Gudeman, Ye're a Drunken Carle
DESCRIPTION: Dialog in which the husband and wife continue a twenty year fight about his drinking. She concedes she'll take a drink for a cure. They agree to end the fight and share the pitcher from now on.
AUTHOR: Alexander Boswell (1775-1822) (source: Ford)
EARLIEST DATE: 1803 (Boswell)
LONG DESCRIPTION: She: you're a drunk, confused, ne'er-do-weel. He: You're a scold and a cow that would be a bull. She: I spin to clothe you and you waste it on drink. He: You like a drink yourself. She: Perhaps only to cure the cholic. He: You don't hesitate to take a cholic when it brings a drink; but we've fought for twenty years so let's stop now. She: I'm wrong; we're too feeble to fight longer. He: You're right; from now on we'll share the pitcher between us.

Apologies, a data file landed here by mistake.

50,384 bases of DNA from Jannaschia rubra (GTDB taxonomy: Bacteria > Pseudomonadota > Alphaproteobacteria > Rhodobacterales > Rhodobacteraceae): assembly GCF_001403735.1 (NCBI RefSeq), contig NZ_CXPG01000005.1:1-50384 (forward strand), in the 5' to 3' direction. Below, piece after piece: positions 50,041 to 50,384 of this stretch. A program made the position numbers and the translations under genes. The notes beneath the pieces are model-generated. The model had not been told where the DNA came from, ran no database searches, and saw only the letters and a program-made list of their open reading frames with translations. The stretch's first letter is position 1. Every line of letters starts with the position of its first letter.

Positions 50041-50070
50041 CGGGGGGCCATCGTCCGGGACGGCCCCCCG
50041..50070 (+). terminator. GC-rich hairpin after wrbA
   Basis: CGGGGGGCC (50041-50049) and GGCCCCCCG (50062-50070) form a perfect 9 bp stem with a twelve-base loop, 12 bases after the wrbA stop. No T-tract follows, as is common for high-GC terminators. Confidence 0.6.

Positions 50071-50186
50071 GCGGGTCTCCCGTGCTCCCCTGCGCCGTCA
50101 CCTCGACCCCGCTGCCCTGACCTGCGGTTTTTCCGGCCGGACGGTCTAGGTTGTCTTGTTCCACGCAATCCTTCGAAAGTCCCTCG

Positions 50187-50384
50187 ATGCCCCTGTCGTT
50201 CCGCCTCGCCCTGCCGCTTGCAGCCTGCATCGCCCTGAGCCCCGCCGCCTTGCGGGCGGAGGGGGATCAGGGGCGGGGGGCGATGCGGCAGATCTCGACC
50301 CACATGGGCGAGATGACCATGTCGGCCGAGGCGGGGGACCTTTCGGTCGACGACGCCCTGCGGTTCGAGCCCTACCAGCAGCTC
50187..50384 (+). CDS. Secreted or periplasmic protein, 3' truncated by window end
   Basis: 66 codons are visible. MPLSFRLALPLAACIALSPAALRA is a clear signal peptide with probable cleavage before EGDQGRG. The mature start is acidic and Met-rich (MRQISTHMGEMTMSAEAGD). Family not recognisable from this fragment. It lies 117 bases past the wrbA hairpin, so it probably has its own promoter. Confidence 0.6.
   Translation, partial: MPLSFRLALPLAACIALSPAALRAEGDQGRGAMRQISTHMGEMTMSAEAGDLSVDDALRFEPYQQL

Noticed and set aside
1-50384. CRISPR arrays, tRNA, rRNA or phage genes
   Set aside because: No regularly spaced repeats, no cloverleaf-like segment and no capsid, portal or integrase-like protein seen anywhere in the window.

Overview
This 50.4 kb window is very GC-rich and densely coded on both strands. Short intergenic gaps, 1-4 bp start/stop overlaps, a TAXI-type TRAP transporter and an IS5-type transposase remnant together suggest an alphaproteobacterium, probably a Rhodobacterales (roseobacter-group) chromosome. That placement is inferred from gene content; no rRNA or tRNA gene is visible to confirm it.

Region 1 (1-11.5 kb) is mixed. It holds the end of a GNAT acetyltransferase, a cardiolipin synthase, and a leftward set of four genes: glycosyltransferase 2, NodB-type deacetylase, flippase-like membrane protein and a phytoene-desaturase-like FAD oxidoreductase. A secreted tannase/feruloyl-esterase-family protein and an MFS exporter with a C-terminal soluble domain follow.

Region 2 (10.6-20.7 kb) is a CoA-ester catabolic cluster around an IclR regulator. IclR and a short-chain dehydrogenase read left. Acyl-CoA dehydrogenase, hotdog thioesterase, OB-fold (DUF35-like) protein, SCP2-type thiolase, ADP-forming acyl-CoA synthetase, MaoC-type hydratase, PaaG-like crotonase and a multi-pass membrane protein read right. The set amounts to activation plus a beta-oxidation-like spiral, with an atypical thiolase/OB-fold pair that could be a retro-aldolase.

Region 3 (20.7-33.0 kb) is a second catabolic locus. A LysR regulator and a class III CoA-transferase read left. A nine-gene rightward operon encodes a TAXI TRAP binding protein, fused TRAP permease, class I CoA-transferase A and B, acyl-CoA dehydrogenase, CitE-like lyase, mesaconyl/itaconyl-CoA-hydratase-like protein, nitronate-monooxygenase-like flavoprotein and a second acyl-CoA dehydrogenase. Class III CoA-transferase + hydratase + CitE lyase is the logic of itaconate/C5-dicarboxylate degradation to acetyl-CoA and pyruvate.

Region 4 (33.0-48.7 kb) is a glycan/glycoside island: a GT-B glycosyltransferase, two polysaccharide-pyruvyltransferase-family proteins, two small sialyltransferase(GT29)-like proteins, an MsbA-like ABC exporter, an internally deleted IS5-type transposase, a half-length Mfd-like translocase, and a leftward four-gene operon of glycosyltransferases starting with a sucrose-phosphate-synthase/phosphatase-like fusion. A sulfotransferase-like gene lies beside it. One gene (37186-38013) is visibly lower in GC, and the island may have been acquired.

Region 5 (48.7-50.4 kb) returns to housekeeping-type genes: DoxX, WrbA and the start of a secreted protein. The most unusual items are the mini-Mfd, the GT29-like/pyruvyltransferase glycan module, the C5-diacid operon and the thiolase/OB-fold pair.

KEYWORDS: accusation drink dialog humorous husband wife bargaining
FOUND IN: Britain(Scotland(Aber))
REFERENCES (3 citations):
GreigDuncan8 1870, "Hech, Goodman, You're a Drunken Carle" (1 fragment, 1 tune)
ADDITIONAL: [Alexander Boswell], Songs Chiefly in the Scottish Dialect (Edinburgh, 1803 ("Digitized by Google")), pp. 5-7, "East Nuik o' Fife" ("Auld gudeman, ye're a drunken carle, drunken carle") [see note]
Robert Ford, editor, Vagabond Songs and Ballads of Scotland [second series] (Paisley, 1901 ("Digitized by Google")), pp. 126-127, "Gudeman, Ye're a Drucken Carle"
cf. "East Nuik o' Fife" (tune, per Ford)
NOTES [46 words]: Boswell prints each song with the title "Song" and, under that -- as if the title -- the name of the tune. This song is printed with the apparent title "East Neuk o' Fife." Ford makes it clear that Boswell had written new words to the old fiddle tune, "East Neuk o' Fife." - BS
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